So in the interest of sharing in a slightly more informed fashion than just making my Delicious bookmarks available for all to see, I've decided to commit fingers to keyboard and start this blog.

Working in the digital realm is an exciting place to be. The digital landscape changes so fast there's no time to get bored, and the creativity I see never ceases to amaze me. So for those that don't get to spend as much time exploring the treasures out there, may this blog be a short cut to innovative, quirky, interesting, fun, awful or just random things I've encountered on my daily meanderings around Cyburbia.

All the opinions I express are my own and don't reflect those of any of my clients or companies with which I may have worked or be working currently.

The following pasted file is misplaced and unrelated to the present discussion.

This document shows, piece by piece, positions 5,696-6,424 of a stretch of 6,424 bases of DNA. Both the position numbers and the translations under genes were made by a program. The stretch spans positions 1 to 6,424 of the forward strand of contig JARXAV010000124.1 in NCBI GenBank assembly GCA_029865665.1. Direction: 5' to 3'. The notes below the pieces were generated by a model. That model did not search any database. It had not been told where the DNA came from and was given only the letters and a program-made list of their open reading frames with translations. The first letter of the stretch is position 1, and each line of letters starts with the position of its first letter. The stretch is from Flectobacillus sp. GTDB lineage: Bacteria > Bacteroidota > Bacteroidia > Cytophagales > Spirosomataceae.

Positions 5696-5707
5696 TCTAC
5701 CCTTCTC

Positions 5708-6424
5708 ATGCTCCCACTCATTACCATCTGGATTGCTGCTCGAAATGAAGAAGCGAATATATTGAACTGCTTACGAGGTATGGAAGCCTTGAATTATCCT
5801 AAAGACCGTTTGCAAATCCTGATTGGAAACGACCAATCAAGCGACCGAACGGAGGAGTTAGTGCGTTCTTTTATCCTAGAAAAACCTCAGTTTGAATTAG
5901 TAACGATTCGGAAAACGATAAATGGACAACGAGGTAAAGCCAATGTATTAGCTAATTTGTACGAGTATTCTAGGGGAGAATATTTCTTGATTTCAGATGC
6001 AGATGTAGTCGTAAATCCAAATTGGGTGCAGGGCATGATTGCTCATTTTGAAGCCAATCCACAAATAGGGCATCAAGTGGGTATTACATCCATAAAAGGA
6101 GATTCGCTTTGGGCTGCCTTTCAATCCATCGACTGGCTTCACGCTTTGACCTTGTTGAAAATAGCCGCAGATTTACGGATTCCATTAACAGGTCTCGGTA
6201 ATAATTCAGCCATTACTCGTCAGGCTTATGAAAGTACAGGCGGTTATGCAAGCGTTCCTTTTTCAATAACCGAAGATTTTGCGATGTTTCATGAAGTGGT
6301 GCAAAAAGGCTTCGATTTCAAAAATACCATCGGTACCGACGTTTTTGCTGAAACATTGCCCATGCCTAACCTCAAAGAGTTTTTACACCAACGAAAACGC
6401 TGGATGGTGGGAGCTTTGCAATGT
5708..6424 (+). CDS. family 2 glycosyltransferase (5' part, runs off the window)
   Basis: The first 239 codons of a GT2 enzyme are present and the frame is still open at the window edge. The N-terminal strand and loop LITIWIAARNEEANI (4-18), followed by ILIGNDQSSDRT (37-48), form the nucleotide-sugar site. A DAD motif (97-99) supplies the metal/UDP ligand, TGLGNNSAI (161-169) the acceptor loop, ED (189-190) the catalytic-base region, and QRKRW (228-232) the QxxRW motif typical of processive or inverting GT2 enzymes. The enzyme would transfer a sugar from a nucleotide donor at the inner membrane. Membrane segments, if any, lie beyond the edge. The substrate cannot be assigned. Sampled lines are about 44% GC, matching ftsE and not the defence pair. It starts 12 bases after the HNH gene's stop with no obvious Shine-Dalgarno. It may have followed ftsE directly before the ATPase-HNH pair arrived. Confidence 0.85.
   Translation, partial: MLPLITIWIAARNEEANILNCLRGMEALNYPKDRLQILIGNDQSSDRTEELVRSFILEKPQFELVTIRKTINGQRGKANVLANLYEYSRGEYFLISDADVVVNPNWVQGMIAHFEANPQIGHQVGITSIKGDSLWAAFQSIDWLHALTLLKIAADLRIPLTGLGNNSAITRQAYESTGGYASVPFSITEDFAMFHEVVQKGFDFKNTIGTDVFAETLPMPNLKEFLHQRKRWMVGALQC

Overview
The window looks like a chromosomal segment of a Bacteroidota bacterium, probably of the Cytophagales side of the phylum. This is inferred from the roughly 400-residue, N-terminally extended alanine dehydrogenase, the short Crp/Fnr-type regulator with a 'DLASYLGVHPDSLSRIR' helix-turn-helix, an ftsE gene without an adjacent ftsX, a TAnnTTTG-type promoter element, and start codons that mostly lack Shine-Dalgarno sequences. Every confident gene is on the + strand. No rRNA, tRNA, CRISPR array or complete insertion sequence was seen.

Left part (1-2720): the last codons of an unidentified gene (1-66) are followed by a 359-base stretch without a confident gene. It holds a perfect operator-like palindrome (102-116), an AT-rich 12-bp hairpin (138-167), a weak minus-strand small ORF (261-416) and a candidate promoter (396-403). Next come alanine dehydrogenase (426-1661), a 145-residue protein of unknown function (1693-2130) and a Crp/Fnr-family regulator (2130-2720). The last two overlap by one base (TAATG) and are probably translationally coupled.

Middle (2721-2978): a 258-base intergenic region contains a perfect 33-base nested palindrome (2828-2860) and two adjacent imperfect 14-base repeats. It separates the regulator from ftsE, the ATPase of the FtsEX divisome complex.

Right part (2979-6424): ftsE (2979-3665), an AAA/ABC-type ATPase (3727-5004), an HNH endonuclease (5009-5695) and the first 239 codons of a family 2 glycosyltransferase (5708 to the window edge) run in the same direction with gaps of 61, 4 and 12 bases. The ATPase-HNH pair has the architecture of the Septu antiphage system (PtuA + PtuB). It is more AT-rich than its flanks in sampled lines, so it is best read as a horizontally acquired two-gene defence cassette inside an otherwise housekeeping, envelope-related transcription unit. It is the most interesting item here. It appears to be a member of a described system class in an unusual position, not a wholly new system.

So let's start off with a link to something I spotted last week. The "literal video" movement has an interesting take on music videos, and this version of Bonnie Tyler's Total Eclipse of the Heart video made me laugh more than anything else I saw all week.

In fact having been rather over-exposed to the song having worked with Cadbury last autumn on the Gorilla ad re-mix campaign (itself originally UGC), it made me feel a whole lot better! Imagine the power of linking that amount of laughter and goodwill to a brand? Cadburys do a great job of that, but so many brands are still totally missing the point, and just publishing ads designed for TV and hoping for the best.

Yes the good ones do get watched, forwarded, embedded and talked about, but not many brands are brave enough to depart from the tried and trusted rules of TV commercials and embrace the true potential of the digital realm.